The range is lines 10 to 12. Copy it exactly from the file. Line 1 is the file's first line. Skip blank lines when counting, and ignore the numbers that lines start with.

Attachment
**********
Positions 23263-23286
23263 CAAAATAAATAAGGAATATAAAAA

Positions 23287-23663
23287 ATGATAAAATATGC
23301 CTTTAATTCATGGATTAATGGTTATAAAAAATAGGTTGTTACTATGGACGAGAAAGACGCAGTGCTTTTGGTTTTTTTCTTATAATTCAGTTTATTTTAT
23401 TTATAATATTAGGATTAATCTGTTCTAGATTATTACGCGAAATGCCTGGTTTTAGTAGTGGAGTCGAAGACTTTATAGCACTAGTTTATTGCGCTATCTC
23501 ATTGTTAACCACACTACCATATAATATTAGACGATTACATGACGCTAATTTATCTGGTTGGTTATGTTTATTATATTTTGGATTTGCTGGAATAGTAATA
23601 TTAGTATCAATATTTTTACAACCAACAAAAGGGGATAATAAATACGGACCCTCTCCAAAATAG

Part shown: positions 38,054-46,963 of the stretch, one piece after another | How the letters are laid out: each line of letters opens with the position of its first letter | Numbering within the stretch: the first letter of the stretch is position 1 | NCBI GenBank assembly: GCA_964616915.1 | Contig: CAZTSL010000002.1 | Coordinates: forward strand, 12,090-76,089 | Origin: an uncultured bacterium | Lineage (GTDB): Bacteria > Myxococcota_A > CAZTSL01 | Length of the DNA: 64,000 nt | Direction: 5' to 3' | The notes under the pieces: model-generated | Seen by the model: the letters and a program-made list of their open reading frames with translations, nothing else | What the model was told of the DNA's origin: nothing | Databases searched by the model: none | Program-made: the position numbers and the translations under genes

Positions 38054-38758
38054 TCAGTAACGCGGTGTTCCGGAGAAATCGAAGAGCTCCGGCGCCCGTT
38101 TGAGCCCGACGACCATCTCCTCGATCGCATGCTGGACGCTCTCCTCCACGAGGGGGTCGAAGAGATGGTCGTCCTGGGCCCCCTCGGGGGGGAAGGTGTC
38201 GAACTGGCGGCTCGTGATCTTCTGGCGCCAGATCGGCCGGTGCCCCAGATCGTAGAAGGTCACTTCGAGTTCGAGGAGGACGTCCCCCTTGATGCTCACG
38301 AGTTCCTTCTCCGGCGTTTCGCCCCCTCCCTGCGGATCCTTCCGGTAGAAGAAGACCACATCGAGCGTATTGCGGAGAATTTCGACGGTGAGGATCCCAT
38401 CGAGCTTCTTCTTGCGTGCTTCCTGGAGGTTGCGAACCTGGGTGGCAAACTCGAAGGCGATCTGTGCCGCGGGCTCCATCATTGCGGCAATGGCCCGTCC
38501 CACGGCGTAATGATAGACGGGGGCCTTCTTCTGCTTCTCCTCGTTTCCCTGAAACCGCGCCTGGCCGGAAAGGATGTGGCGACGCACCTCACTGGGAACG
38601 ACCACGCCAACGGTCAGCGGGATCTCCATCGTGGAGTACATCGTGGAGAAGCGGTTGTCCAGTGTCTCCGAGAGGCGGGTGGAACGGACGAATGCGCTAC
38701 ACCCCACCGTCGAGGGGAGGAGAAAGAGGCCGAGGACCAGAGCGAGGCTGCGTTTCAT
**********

Positions 38054-38758
38054 TCAGTAACGCGGTGTTCCGGAGAAATCGAAGAGCTCCGGCGCCCGTT
38101 TGAGCCCGACGACCATCTCCTCGATCGCATGCTGGACGCTCTCCTCCACGAGGGGGTCGAAGAGATGGTCGTCCTGGGCCCCCTCGGGGGGGAAGGTGTC